Venture University is the essence of experiential learning for the Venture Capital industry. After an intense 80 hour week that goes over all the basics of venture math, fund management and deal selection, the test is to invest. Cohort Three is divided into five deal teams that are projected to look at between 1,500 and 2,000 deals in 3 months from startups trying to do anything from streamlining invoicing to leveraging space-based manufacturing. Every team can bring two deals to the Partners Meeting each Tuesday, where the hopes and dreams of each startup are in the hands of VC Investor apprentices like myself pitching my cohort members as we compete to deploy $20,000 to $1,000,000 in three to six startups across the cohort. And your grade at the end of the cohort? Your returns. Cohorts One and Two are already up 6x. So no pressure.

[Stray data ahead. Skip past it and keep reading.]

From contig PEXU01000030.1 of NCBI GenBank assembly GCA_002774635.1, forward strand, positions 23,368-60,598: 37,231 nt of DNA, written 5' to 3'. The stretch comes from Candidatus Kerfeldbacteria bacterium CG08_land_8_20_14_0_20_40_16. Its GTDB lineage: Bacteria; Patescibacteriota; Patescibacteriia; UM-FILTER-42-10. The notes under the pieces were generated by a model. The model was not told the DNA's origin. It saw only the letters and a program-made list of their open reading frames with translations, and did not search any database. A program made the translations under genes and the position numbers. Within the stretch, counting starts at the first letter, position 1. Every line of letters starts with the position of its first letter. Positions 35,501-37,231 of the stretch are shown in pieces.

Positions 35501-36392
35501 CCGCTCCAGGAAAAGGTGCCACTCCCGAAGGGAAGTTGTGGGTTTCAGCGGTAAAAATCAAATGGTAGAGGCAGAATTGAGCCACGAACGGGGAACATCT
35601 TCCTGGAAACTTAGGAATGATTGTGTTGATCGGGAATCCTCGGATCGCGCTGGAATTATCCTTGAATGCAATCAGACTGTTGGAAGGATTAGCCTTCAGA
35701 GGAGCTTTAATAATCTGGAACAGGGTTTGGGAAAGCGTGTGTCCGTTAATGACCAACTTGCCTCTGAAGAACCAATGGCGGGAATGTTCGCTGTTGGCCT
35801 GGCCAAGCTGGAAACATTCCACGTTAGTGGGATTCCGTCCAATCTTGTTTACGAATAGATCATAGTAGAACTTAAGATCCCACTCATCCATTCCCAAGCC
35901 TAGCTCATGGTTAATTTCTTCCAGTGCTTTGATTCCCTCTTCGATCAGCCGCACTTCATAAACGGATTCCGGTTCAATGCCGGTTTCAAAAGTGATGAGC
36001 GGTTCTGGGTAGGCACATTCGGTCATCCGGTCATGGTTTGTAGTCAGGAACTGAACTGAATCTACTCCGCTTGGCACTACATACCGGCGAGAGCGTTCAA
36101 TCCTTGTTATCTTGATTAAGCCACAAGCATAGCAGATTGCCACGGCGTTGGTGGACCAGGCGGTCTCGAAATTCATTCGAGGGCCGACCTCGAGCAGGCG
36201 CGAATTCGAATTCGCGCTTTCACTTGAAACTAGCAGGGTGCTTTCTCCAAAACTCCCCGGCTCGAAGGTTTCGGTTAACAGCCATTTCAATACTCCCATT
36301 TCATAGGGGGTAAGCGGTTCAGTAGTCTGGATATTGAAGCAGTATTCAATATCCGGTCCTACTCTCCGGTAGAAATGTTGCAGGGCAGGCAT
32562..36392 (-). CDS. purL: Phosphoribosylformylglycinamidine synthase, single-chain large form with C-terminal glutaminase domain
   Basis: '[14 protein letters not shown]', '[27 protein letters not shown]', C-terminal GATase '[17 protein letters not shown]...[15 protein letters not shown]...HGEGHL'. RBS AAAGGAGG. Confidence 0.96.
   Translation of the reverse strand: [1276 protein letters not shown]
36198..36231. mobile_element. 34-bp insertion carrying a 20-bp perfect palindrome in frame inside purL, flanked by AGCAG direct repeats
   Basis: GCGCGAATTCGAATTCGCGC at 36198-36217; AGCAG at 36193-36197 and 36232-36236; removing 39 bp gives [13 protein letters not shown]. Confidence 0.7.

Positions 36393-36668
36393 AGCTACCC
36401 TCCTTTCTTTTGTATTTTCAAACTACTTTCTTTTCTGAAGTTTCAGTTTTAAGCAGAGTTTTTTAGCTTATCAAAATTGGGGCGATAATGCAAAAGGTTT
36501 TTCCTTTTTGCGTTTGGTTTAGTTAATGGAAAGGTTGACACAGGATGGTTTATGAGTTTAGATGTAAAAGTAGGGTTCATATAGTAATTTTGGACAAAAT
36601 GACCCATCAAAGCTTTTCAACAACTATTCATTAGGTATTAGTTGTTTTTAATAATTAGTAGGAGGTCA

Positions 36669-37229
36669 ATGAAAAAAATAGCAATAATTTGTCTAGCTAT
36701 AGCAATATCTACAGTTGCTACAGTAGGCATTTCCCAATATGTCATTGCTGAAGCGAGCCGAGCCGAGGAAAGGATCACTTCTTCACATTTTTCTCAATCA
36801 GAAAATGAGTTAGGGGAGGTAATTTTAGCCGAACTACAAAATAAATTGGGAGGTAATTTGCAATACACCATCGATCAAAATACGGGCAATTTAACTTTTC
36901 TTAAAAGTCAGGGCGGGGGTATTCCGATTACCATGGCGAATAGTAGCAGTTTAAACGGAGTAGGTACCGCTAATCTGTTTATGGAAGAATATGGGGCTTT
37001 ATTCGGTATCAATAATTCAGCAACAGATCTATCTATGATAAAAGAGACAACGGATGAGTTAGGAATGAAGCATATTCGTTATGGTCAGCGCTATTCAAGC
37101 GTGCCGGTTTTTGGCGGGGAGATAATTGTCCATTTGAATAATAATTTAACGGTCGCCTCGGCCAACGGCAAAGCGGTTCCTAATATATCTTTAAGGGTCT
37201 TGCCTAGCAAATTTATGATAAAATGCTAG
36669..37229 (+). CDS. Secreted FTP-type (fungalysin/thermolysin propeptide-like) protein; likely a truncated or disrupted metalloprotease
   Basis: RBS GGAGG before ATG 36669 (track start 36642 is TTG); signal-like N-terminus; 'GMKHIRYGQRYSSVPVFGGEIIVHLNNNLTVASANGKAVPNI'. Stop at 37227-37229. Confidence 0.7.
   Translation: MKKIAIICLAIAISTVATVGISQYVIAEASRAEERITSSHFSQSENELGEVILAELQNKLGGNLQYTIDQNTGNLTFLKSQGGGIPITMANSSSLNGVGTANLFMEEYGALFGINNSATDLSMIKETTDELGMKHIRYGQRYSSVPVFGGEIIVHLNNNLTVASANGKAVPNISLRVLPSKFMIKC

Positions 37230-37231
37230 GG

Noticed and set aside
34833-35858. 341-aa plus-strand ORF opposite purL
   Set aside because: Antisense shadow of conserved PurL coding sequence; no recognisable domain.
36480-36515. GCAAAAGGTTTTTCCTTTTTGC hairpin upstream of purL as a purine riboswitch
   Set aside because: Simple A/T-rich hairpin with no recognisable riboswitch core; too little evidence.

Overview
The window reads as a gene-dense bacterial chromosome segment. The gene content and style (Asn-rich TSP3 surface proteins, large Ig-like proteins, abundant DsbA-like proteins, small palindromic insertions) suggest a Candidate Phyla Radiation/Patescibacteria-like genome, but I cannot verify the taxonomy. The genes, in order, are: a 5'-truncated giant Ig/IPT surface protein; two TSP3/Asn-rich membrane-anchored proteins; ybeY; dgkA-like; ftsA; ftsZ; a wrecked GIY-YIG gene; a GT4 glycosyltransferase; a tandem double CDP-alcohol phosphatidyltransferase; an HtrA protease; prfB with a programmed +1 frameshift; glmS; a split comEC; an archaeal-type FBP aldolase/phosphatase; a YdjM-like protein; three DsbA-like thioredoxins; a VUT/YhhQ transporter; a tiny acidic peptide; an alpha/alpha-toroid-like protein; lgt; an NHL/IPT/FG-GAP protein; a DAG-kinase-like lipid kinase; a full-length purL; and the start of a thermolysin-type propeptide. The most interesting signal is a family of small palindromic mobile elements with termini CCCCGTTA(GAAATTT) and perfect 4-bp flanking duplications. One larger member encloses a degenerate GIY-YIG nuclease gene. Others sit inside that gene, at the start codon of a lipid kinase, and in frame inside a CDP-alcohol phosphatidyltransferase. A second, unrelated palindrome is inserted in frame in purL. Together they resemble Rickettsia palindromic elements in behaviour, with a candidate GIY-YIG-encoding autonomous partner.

Which brings me to my personal Super Bowl. After nearly 20 years working with advanced technologies and innovative organizations, it is an invigorating challenge to be the “seasoned” member of the FrontierTech deal team. Over the next three months, I’ll be part of a team searching, validating, and advocating for cutting edge technology startups from Chicago and the broader Midwest who have what it takes to impress a West Coast fund. And then I’ll need to manage anything I find through a gauntlet of the brightest future leaders in the Venture Capital industry in order to even earn an opportunity for the free market to validate or repudiate my picks.